10. IRS Delays and Other Barriers to Data Mean Real Risks for Nonprofits – Mandatory electronic filing of all 990 tax forms after July 19 has made every field on those forms accessible electronically. The pandemic, however, has caused considerable delays in the IRS release of this data. The Johnson Center report notes, “In September 2022, Candid reported that for 990s filed for tax year 2019 and later, the processing delay for most organizations is now well over 36 months.” Other data concerns include the lack of information about communities and populations served by specific nonprofits and the dependence on private giving at most organizations that track philanthropic data. The report does not ask how much transparency should reasonably be mandated of 501(c)(3) organizations, nor does it question whether nonprofit data-gathering should be handled by an agency of the federal government.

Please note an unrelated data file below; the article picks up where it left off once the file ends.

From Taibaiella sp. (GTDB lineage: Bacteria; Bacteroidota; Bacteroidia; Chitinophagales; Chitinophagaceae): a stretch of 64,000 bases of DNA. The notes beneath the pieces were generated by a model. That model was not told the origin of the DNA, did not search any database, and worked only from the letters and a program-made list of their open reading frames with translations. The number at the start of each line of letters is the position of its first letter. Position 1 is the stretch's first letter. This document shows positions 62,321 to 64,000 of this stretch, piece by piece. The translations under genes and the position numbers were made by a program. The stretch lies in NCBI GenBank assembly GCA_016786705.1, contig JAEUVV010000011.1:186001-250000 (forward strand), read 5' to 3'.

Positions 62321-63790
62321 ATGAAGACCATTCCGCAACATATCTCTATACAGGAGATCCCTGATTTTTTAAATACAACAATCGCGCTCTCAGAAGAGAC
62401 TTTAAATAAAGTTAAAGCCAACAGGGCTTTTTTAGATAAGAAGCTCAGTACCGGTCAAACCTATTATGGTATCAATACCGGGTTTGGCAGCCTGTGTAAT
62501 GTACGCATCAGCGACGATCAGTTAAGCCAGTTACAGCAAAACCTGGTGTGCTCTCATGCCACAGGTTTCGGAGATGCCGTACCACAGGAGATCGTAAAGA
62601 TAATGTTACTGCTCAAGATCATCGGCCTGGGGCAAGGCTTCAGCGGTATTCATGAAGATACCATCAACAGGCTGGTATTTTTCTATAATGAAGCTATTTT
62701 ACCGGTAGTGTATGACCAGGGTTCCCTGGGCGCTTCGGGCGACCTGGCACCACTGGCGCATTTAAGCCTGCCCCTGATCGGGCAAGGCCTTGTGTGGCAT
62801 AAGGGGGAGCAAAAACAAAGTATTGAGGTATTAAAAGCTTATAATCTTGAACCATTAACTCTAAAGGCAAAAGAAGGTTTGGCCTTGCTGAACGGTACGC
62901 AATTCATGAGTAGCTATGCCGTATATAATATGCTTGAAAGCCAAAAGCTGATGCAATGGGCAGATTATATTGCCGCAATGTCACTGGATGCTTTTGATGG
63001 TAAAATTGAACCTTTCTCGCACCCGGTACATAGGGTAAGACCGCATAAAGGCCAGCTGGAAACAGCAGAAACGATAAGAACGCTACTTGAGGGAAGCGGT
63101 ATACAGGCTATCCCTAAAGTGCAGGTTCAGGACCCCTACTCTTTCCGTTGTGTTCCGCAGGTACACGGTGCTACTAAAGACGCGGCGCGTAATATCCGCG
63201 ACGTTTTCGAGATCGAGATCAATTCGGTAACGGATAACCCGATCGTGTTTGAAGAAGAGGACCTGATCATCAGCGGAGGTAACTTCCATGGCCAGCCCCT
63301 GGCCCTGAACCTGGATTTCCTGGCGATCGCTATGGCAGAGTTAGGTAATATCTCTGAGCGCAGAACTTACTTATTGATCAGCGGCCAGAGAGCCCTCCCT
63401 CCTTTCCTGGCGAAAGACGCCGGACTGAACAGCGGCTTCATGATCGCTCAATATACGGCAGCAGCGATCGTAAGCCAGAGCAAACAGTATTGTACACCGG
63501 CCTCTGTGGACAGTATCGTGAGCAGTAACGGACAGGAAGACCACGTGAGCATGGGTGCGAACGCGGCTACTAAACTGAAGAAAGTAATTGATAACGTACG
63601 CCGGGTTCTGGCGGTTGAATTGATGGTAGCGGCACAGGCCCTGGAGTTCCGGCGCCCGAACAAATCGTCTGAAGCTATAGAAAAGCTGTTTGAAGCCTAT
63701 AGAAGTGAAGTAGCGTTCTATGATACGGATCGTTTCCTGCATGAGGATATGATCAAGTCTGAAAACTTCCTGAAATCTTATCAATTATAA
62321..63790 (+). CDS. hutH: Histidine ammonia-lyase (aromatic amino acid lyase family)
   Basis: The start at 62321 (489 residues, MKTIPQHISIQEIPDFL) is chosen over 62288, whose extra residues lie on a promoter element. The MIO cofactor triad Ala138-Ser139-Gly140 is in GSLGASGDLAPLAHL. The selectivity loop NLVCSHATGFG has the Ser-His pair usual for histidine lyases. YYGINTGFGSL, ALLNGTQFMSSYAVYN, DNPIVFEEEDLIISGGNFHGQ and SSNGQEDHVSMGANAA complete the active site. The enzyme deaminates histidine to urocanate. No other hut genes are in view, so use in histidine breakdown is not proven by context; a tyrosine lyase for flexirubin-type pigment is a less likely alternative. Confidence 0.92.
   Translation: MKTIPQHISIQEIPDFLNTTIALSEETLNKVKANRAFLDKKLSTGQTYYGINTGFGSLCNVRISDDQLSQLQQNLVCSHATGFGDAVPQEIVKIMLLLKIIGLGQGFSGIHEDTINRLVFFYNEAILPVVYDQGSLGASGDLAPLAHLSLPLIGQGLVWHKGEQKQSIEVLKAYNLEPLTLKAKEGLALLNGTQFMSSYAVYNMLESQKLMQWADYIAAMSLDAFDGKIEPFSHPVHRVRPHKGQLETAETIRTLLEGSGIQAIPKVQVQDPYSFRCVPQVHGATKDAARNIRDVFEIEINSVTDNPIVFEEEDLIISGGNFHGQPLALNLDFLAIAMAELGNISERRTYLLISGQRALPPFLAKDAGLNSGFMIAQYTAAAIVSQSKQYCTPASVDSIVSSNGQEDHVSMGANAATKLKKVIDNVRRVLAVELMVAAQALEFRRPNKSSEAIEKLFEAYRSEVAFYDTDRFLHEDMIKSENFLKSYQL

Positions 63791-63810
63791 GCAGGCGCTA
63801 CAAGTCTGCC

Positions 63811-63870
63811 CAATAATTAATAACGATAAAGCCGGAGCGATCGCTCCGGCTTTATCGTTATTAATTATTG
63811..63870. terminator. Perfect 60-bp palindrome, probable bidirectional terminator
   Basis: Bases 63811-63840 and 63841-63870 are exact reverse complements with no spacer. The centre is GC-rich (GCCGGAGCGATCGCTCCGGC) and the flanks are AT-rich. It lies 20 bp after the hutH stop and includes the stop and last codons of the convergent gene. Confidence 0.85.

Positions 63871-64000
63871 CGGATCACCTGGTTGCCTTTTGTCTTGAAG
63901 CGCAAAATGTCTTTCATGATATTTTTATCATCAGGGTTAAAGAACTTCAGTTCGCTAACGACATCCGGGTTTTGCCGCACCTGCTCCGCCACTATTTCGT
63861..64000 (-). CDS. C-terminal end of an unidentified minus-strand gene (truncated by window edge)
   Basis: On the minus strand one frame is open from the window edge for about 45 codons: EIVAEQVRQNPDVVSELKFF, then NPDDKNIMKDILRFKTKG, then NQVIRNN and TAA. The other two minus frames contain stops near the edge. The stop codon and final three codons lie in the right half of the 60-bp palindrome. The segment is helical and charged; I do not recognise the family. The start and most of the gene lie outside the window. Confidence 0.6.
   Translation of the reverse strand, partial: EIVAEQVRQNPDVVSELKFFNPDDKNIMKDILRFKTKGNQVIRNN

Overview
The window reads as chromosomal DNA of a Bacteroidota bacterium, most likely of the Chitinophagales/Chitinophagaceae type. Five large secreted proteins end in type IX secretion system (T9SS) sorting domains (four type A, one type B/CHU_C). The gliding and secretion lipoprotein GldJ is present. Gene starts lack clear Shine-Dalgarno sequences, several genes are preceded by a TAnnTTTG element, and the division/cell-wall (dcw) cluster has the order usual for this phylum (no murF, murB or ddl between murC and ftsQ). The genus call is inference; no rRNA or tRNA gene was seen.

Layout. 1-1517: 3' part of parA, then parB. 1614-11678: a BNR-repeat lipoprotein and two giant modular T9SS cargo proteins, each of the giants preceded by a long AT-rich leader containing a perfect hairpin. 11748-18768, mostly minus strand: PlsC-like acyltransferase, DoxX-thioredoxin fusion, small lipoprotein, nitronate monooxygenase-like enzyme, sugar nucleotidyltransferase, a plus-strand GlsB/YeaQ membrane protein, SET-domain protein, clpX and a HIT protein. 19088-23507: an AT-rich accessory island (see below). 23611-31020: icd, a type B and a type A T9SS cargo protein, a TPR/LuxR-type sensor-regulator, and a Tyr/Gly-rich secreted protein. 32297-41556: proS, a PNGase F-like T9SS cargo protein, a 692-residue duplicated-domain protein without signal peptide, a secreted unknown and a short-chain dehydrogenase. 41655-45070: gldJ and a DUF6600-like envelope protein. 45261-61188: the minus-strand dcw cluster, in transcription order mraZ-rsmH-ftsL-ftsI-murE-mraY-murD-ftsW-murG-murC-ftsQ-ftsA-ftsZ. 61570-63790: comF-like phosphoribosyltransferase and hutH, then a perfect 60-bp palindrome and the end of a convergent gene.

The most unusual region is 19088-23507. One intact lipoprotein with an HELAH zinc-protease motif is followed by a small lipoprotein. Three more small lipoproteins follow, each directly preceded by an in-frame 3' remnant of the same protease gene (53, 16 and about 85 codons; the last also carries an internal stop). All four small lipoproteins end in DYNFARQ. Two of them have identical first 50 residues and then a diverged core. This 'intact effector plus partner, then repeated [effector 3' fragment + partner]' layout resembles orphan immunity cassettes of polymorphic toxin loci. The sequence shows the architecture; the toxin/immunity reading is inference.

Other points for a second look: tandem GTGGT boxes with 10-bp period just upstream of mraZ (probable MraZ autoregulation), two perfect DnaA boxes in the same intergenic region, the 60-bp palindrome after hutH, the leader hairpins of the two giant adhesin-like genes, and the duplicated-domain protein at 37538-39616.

11. The Public Is Holding Nonprofits Accountable to Living Their Mission and Values – This last trend is directly related to No. 10, as the heightened transparency of nonprofit operations via electronic access to their tax filings has made it easier to identify fraudulent transactions. Beyond financial misdeeds, however, there are increased demands for nonprofits to live up to their missions and stated values. The Johnson Center report concludes, “As more nonprofits and foundations open up their operations to all their stakeholders — embracing greater inclusion, strategies like participatory grantmaking, or changing how they monitor and evaluate their programs — more people will come to expect and wield opportunities for accountability.” What the report fails to discuss, however, are instances where this trend has produced questionable results, particularly in cultural organizations. The resignation of Warren Kanders from the board of the Whitney Museum of American Art is only one of a number of examples of “accountability” running amok.